Influences on Leadership in a Globalised World
Abstract: Several factors can influence a successful leadership – and leadership can affect social environments and entire societies. The characteristics of leadership are thus important to be understood from their scholarly origin to their recent developments, in their multi-party-concepts and the influences they take and undergo. This essay considers in five logical steps the characteristics of global leadership, the influences of initial ideas on today’s leadership, multi-party-concepts in leadership, the influence of technology on leadership, and how leadership can foster social change.
Leadership is an indispensable part of the modern, globalised world for businesses, politics, and organisations of all kinds (Shamir, 1999). Its development goes on continuously as it has done since the time leadership was first recognised by scholars (Erçetin & Kamacı, 2008). But why is leadership so important, what new role does it play in recent years, and how does it serve today’s organisation’s needs? The first part of this essay sheds some light on the characteristics of the globalised world, discusses examples of the reasons for the most recent changes in leadership and their effects, and draws a few very brief conclusions on the characteristics of leadership in a globalised world.
When Thomas Carlyle in 1841 phrased what we call “The Great Man Theory” on born leaders and their rising once they are needed (Carlyle, 1841) the term “leadership” was not yet coined - this is said to have been done by Harvard-professor John Kotter in 1982 (Nohria & Khurana, 2010). But from the late 19th century onwards, leadership theories and models developed and formed what could be called the traditional body of leadership literature (Bass & Stogdill, 1990). The second part of this essay considers some of the traditional leadership theories and explains their ideas and development. After that, contemporary perspectives on leadership are drawn and contrasted with the traditional views, leading to an exploration on the relevance of the traditional models for today’s leadership.
Part three of this essay considers multi-party-leadership. The careful consideration of leadership structures in small and medium businesses might show that these contain elements of a multi-party leadership, even if there is only one actual leader (Dienesch & Liden, 1986; DePree, 1990; Kirkpatrick & Locke, 1996; Karp, 2013). Neither the leader nor those led might, however, recognise the existence of such a leadership concept (Karp, 2013). The following three questions are developed by the author and suggested to reveal multi-party leadership at work: (1) Does the leader solely act by himself or herself - or is he or she seen, even occasionally, to take into account suggestions and ideas of other stakeholders such as customers, employees, or shareholders? (2) Does the leader take every single decision by himself or herself – or is he or she seen to give certain responsibilities to other individuals, no matter what their formal title might be? (3) Does the leader avoid consultations with stakeholders such as customers, employees, or shareholders – or does he or she seek the exchange of information and experiences with anyone from these groups? - If the answers to the second option of one or more of these questions is Yes, multi-party leadership may be at work.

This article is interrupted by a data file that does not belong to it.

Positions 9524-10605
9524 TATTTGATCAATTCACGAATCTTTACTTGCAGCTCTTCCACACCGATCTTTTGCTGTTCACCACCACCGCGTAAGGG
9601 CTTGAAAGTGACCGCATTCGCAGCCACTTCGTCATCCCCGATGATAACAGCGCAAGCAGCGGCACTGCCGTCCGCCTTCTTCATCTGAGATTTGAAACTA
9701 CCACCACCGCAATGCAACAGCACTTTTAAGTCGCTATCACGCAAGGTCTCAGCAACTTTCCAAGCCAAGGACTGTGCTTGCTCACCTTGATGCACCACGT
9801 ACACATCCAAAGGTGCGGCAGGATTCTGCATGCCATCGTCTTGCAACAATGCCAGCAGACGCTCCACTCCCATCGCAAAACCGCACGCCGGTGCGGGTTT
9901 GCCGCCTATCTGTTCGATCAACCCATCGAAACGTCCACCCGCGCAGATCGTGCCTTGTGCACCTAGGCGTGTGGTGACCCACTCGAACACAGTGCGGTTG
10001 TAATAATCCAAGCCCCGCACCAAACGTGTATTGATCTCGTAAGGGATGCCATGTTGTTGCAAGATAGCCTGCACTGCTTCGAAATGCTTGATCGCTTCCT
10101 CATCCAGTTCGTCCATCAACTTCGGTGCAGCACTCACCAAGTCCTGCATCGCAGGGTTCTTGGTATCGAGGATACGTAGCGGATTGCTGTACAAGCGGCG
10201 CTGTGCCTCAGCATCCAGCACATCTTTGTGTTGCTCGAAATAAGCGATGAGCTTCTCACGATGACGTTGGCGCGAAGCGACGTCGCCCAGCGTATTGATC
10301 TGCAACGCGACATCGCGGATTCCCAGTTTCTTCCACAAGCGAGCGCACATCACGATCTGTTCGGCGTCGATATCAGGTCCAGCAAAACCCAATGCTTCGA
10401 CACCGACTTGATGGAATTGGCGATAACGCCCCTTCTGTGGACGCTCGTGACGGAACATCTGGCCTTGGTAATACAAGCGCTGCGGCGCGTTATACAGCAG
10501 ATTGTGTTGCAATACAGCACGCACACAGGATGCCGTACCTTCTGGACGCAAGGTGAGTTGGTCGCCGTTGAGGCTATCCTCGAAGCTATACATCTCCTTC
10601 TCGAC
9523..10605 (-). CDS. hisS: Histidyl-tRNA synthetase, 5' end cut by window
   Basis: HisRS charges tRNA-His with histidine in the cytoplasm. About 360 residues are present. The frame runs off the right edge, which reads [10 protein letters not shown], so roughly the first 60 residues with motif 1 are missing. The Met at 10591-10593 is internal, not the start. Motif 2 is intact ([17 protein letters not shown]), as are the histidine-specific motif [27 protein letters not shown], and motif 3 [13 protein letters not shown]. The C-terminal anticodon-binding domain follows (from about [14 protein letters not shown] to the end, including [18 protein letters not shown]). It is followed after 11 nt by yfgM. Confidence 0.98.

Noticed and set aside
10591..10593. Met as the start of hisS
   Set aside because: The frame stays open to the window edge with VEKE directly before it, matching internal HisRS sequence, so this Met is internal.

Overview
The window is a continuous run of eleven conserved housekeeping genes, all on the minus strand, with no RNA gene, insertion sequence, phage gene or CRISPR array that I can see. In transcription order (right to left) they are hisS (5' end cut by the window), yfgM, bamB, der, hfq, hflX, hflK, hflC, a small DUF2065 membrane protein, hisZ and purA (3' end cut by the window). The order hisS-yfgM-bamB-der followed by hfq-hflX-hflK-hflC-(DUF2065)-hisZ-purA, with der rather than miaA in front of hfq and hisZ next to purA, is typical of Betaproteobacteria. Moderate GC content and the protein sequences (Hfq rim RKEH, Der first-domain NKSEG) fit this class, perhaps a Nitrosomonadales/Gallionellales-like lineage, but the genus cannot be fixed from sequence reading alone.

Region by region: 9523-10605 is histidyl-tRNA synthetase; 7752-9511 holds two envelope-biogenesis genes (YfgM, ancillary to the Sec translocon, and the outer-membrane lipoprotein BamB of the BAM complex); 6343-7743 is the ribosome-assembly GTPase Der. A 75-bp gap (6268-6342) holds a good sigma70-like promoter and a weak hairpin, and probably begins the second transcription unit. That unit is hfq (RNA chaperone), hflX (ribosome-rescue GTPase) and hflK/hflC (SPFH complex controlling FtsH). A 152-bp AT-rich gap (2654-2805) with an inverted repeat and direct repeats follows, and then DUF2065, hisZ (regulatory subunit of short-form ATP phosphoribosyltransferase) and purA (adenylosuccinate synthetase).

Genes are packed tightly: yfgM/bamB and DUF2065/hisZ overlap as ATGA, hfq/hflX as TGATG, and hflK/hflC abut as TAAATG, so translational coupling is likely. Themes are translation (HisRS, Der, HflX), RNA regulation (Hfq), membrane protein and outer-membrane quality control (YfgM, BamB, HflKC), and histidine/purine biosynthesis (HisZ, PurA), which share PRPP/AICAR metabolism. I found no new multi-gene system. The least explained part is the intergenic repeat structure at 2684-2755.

To a certain degree it might seem unusual to consider negative effects of today’s technology on leadership – after all, technology has been widely embraced in leadership and supports communicative and administrative tasks which might be considered core elements in any leadership (Aggarwal, 2018). There are, however, hurdles in the relationship: The increase of technology changes the way people work and communicate and thus has the potential, to demand changes in the way leadership is executed (Oh & Chua, 2018). Part four of this essay considers some of the technologies that have the potential to influence leadership negatively. It discusses barriers, limitations, and challenges which might be attributed to the increase of technology. And it provides some suggestions how leaders can utilise technology in leadership to their advantage.
The final part of this essay contains a brief research on leadership literature from the last five years, showing that a substantial part of it deals with leadership issues in developing or emerging economies. The application of leadership styles in these surroundings make a large proportion of the research hits. It is certainly imaginable that developing and emerging economies with their new growth attract scholars to discuss and research on issues of leadership; but it might also appear likely that the application of leadership as an agent of social change is at work (Davila & Elvira, 2012). After consideration of some of the humanistic objectives which might go along with leadership in global business, some examples are featured to describe changes in people, in society, in ethical standards, and in human conditions which might come with or be triggered by leadership in global business.
Characterising Leadership in the Global World
Leadership and Globalisation: The modern world is global, products may come from next door or from far away - and we would not even know it (Merry & Conley, 2011). Local farmers or small manufacturers from the remotest parts of the world might sell their products to virtually anyone anywhere, and large multinational enterprises can reach even the tiniest places on the planet with their products (Albrow, 2012; Salvatore, 2015). Business possibilities have become endless with the global availability of information and logistic capacities (Arvis et al., 2018). And it is not just products which can be purchased via the internet: Services and money transfer, just to name two examples, become equally global (if not entirely virtual) (Wirtz, Schilke, & Ullrich, 2010). But globalisation also has negative aspects, as recent years have shown: Production facilities could be moved more easily to cheaper areas in the world, international companies take business from local enterprises to an extent that may ruin these, and the gap between poor and rich is added to by a new gap between those who have access to information and those who do not (Potrafke, 2015; Martens & Razza, 2010).